Episode 30: Chris Hawker Explains the Life Cycle of the PowerSquid


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Chris Hawker invented the PowerSquid, a multi-pronged power adapter that exploded the notion of the old power strip. It’s designed for the modern age of power bricks and oversized adapters. With his Trident Design, Chris and his team have created 70 products over 20 years that it licenses to other companies to manufacture. We’ve talked a lot to first-time industrial designers and producers who’ve taken advantage of funding and production techniques. Chris offers some insight for the long haul.

Show notes

Richard Sapper’s Tizio lamp, invented in 1972, found in the Museum of Modern Art collection, was a self-evident design for which he had great difficulty in finding a manufacturer.

Chris wrote a six-part series about how the PowerSquid came to market at TechCrunch called, delightfully, “The Song of the PowerSquid.” Chris mentioned Alibaba, which is a marketplace for finding suppliers. Aly and Beth Khalifa of Gamil Design talked about making the Teastick, the Impress coffee filter, and other products in Episode #18, “Tea Sticklers and Coffee Impressionists.”

Henry Chesbrough coined the term “open innovation” to describe how companies choose when to use research, inventions, and intellectual property from other sources than internal. Laundry detergent “pods” are concentrated packets of detergent with a water-soluble wrapper. They look a bit like candy, sadly, and the CDC put out a warning about them.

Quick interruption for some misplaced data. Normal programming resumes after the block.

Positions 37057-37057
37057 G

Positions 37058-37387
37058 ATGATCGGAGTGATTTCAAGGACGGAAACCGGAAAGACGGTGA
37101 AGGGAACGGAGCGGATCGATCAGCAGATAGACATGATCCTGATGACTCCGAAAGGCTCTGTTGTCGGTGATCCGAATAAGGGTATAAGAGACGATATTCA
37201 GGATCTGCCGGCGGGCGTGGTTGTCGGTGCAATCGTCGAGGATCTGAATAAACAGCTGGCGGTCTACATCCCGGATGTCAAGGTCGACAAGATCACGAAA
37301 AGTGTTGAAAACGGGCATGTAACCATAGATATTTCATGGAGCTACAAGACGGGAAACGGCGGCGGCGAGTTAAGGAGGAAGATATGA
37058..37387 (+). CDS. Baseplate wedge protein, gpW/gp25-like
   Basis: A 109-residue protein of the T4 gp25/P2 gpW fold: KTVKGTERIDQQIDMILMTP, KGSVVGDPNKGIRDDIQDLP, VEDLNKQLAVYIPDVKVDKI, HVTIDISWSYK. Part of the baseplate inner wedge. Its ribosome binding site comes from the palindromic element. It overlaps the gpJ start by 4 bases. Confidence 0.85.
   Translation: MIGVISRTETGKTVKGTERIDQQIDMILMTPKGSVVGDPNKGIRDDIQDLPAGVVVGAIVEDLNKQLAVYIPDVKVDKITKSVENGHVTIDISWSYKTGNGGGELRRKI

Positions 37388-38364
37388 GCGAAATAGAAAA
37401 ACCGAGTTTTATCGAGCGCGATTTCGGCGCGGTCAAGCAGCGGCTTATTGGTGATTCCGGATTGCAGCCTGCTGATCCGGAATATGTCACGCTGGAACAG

OXO was founded by Sam Farber (who passed away on June 16) after watching his wife, who had mild arthritis, struggle with kitchen tools. Necessity is the mother of invention. Chris and I both like the show How It’s Made, which visually picks apart how manufactured items are produced using robotics, machines, and humans. Eight seasons are available for streaming on Netflix. Drafting used to be a manual, painstaking task. Andrew “Bunnie” Huang is an engineer and designer who lives in Singapore. He’s a guest on an upcoming episode.

An art history professor of mine, Vince Sculley, explained how the Venus of Willendorf would feel in your hand — it was meant to be held that way. Option$, a book by Dan Lyons as “Fake Steve Jobs,” features a fictionalized version of Jobs who has the epiphany of bringing the feeling of ineffability of spirit while in India to material goods.

Trident Design lists all its products on a single page, and it’s a very interesting variety with lots of similarities about the kinds of form and whimsy they employ. The company makes the Onion Goggles, a product that is both functional (for those of us who cry at the volatile chemicals produced by chopping onions), and attempts to be good looking enough that people will wear them. Modern Family featured the goggles (not product placement) in one episode.

The Obama administration has implemented changes and suggested others that will tighten the noose around non-productive patent trolls who enforce intellectual property without being productive in society or the economy.

An example of emotional technology is the Nabaztag, which is no longer made, but has been replaced by the Karotz. These are plastic bunnies with Wi-Fi that can pass certain kinds of messages, including wiggling ears.